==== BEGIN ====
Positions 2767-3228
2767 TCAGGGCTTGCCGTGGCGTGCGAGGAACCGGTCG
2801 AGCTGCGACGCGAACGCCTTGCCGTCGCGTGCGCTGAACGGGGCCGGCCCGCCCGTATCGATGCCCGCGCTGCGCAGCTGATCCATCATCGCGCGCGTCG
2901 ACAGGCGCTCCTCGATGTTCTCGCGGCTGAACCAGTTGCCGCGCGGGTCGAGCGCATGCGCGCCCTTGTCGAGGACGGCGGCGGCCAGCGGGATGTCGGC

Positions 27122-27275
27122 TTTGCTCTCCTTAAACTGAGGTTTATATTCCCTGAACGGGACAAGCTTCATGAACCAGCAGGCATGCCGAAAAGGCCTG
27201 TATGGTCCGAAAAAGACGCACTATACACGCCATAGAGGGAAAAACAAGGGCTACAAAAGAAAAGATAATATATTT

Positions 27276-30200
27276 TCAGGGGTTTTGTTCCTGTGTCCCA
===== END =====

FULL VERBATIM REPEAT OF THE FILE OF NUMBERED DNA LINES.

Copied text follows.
Positions 2767-3228
2767 TCAGGGCTTGCCGTGGCGTGCGAGGAACCGGTCG
2801 AGCTGCGACGCGAACGCCTTGCCGTCGCGTGCGCTGAACGGGGCCGGCCCGCCCGTATCGATGCCCGCGCTGCGCAGCTGATCCATCATCGCGCGCGTCG
2901 ACAGGCGCTCCTCGATGTTCTCGCGGCTGAACCAGTTGCCGCGCGGGTCGAGCGCATGCGCGCCCTTGTCGAGGACGGCGGCGGCCAGCGGGATGTCGGC

Positions 27122-27275
27122 TTTGCTCTCCTTAAACTGAGGTTTATATTCCCTGAACGGGACAAGCTTCATGAACCAGCAGGCATGCCGAAAAGGCCTG
27201 TATGGTCCGAAAAAGACGCACTATACACGCCATAGAGGGAAAAACAAGGGCTACAAAAGAAAAGATAATATATTT

Positions 27276-30200
27276 TCAGGGGTTTTGTTCCTGTGTCCCA